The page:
Intermittent Fasting Times: Tips For When to Try Intermittent Fasting, and When Not to

Intermittent Fasting Times: Tips For When to Try Intermittent Fasting, and When Not to

Intermittent fasting is a popular way of eating that doesn't quite fall into the category of "diet", despite its impressive weight-loss results.

With intermittent fasting, you can still eat whatever foods you like, and this is precisely why so many people love it! It can be an enjoyable way of eating that fends off unwanted weight gain and decreases the risk of cardiovascular disease in a relatively unrestricted manner. 

The catch is simply that it involves periods of fasting—either with reduced food intake, or sometimes periods of no food at all.

There are several types of intermittent fasting, some more extreme and others less so, but the underlying feature is that restricting food consumption temporarily decreases overall caloric intake and can alter hormones into a fat-burning state.

Beginners intermittent fasting can expect to see results in as little as a few weeks.

Types of Intermittent Fasting

  • Time-Restricted Fasting
  • 5:2 Fasting 
  • Overnight Fasting 
  • The 24-Hour Fast
  • Whole-Day Fasting
  • Alternate-Day Fasting
  • Choose-Your-Day-Fasting

The most common type of intermittent fasting is what's known as a time-restricted method.

This involves an eating window where you can consume any foods you'd like at any time followed by a period of fasting with no caloric intake.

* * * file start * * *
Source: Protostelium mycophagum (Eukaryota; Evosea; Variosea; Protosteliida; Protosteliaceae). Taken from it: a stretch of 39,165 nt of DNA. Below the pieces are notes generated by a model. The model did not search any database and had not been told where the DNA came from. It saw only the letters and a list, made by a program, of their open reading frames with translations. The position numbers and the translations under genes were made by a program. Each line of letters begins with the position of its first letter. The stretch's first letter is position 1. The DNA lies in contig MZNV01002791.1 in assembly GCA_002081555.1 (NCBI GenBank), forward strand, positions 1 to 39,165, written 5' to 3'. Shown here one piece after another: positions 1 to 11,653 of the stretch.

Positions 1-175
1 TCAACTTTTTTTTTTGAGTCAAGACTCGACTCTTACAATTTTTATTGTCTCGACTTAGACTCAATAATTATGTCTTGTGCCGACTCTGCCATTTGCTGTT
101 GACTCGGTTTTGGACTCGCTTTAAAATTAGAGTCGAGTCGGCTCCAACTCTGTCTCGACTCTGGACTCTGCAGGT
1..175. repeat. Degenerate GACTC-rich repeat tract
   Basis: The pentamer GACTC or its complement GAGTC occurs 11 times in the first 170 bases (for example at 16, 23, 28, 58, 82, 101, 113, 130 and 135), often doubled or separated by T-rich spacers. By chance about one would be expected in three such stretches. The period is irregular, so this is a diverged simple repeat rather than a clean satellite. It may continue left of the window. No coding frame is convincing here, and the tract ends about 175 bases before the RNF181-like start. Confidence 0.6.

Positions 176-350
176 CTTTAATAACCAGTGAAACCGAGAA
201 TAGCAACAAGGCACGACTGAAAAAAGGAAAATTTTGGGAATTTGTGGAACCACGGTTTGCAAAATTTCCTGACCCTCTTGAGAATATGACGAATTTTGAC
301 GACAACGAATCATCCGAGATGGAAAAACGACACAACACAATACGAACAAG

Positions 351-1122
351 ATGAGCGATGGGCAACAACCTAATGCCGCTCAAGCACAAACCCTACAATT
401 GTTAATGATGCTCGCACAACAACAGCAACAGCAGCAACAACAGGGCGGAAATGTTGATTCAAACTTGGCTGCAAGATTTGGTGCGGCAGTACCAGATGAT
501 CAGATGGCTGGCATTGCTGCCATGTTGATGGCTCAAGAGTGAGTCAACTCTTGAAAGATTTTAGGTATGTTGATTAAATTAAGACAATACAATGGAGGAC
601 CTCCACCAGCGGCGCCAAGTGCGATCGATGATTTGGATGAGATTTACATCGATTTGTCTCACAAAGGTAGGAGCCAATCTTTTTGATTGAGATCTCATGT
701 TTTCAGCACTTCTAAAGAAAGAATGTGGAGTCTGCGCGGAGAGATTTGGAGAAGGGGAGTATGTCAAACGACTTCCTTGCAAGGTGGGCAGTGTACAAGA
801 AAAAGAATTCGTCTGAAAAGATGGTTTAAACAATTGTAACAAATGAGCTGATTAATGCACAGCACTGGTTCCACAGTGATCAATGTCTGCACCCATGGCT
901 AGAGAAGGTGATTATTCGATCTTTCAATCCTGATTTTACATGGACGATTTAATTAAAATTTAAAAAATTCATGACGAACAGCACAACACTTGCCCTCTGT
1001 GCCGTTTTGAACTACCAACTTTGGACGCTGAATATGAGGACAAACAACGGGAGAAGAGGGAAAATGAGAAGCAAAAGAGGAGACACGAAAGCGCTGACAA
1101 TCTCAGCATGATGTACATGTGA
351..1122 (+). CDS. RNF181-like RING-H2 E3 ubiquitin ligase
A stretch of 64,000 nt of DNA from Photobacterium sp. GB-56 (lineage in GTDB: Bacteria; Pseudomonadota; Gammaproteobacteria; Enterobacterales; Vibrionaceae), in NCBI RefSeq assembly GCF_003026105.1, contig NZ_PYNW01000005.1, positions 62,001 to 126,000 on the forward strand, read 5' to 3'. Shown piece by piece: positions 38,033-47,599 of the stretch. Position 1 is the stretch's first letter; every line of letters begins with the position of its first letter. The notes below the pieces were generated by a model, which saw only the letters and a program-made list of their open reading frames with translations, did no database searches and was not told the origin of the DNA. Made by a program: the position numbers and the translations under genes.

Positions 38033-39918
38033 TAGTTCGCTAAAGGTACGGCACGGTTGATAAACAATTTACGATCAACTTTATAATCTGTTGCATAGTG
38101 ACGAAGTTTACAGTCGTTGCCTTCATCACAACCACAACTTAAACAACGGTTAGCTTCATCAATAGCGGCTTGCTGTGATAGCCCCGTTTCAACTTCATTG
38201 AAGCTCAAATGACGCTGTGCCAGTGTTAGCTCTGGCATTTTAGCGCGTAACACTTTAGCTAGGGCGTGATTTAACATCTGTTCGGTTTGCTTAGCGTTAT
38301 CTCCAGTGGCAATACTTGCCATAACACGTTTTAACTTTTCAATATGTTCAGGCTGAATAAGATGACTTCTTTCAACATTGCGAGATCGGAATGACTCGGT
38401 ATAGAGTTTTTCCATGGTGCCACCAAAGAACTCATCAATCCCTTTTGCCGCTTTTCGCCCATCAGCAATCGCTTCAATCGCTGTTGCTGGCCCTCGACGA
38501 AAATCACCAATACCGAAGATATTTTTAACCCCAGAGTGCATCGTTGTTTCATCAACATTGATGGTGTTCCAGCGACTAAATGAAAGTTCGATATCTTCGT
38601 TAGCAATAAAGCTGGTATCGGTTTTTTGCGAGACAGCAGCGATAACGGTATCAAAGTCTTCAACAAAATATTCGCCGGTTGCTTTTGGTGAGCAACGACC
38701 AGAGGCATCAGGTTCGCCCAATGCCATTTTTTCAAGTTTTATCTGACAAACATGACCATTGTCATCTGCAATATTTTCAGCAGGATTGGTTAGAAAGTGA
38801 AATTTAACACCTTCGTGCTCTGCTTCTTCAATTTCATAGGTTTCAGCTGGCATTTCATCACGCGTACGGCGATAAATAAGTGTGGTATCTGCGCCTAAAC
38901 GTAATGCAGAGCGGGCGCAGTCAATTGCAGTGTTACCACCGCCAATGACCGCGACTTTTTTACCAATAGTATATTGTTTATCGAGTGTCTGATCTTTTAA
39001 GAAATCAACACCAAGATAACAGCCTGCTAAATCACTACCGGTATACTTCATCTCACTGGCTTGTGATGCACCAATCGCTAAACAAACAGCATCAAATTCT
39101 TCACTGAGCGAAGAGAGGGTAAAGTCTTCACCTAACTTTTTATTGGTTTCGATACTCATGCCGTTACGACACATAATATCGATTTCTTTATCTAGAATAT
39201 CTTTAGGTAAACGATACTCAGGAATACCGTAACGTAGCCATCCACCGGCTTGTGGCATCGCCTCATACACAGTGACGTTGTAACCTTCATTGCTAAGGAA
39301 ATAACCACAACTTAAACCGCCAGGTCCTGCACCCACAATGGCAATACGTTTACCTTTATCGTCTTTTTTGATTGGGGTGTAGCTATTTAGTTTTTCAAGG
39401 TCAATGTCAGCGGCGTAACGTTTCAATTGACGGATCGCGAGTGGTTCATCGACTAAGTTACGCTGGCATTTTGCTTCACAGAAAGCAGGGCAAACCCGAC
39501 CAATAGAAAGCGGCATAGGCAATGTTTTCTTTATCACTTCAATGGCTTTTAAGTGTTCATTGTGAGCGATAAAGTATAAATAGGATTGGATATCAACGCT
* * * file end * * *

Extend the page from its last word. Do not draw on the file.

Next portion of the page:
It's still essential to consume calorie-free liquids during the fasting window to stay hydrated.

Water, black coffee, and tea are all allowed and encouraged.

The length of the fasting windows for this method of eating is completely up to personal preference, however, the most frequently used lengths are 16:8, and 14:10 hours of fasting to hours of eating. 

This may sound like a long time to go without food, but the fasting window generally extends overnight when 7-9 hours already account for time spent sleeping.

Most intermittent fasters simply choose to delay eating their first meal by a few hours, or instead they may make sure to finish their food for the day a few hours before bed.

There are plenty of other intermittent fasting options, but the time-restricted method is the easiest to start with for a first-time faster.

Also Read: Is Fasting Therapy Can Clean The Body System?

The Benefits

Switches Metabolism into "Fat-Burning" Mode

The main claim behind the hype of intermittent fasting is that it switches the body's metabolism from running on carbohydrates as an energy source to burning body fat for fuel.

This usually takes between 10 to 36 hours of fasting, depending on your individual glucose stores and the amount of energy you burn through metabolic activities.

Many people find this effect of intermittent fasting to be particularly helpful for stubborn-fat loss.

It's a slow and steady method for decreasing fat mass, so results may take some time to appear.

Instills Good Eating Habits

Another reason this eating strategy can be so beneficial is that it provides structure to one's eating schedule which can help instill healthier eating habits.

More specifically, it can minimize the risk of overeating at night or accidentally grazing on snacks throughout the day.

This can add an impressive amount of unintended calories and sabotage weight-loss goals.

Healthy eating efforts tend to come in sporadic periods of high motivation which is not a sustainable thing to rely on. 

In the end, it's good habits that largely determine weight loss success, so sticking to an eating structure that doesn't rely on sheer willpower and instead instills good habits like intermittent fasting can help avoid the slippery slope of accidentally overeating.

Once you become accustomed to an intermittent fasting lifestyle, avoiding unnecessary snacks and treats during the fasting window will become second nature.

Normalizes Hunger Cues